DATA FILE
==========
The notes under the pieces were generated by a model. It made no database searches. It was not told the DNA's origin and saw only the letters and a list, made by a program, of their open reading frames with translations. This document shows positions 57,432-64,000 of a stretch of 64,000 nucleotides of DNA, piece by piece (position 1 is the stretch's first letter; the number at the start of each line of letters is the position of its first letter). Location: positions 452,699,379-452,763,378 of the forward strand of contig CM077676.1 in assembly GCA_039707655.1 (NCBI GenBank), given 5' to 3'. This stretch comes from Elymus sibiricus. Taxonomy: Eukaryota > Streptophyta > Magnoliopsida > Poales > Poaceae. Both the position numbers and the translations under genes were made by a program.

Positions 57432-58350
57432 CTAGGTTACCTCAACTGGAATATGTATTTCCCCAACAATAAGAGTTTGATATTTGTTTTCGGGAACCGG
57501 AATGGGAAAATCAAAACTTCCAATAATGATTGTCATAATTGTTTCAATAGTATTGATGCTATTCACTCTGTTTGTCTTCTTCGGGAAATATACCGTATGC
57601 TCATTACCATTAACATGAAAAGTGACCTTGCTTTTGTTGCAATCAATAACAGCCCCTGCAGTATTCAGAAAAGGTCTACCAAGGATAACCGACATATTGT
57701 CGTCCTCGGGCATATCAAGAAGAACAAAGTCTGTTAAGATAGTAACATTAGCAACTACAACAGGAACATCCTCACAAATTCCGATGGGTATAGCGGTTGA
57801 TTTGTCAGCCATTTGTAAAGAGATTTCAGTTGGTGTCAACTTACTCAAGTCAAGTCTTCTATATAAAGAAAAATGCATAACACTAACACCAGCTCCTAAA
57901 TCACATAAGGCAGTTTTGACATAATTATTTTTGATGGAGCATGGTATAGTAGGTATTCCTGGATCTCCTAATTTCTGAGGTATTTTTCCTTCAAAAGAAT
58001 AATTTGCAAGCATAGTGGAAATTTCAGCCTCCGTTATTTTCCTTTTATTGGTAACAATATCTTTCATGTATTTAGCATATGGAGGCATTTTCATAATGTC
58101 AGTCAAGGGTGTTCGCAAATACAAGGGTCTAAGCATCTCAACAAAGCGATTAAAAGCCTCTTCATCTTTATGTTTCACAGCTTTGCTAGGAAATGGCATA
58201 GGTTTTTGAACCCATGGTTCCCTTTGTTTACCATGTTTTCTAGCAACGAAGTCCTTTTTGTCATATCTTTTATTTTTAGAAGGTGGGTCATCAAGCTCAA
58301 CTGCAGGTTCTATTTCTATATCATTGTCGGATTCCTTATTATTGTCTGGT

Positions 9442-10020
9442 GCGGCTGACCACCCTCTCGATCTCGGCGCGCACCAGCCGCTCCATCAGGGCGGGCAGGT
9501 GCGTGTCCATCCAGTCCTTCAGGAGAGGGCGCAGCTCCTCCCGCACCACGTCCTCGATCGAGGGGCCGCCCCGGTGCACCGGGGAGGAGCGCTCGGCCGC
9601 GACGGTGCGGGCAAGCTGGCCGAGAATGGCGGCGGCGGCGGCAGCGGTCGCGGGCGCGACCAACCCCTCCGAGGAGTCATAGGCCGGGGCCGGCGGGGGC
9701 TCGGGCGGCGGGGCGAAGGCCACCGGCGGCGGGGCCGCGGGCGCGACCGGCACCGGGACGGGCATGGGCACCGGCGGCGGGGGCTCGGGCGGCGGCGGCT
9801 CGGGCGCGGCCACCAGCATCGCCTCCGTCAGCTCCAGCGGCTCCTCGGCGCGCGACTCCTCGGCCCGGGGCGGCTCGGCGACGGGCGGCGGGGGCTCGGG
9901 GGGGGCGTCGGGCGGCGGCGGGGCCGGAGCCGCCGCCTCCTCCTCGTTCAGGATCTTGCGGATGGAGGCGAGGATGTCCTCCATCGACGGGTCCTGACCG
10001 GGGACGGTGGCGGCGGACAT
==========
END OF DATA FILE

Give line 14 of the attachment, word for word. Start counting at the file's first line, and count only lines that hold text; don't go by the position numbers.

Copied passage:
9442 GCGGCTGACCACCCTCTCGATCTCGGCGCGCACCAGCCGCTCCATCAGGGCGGGCAGGT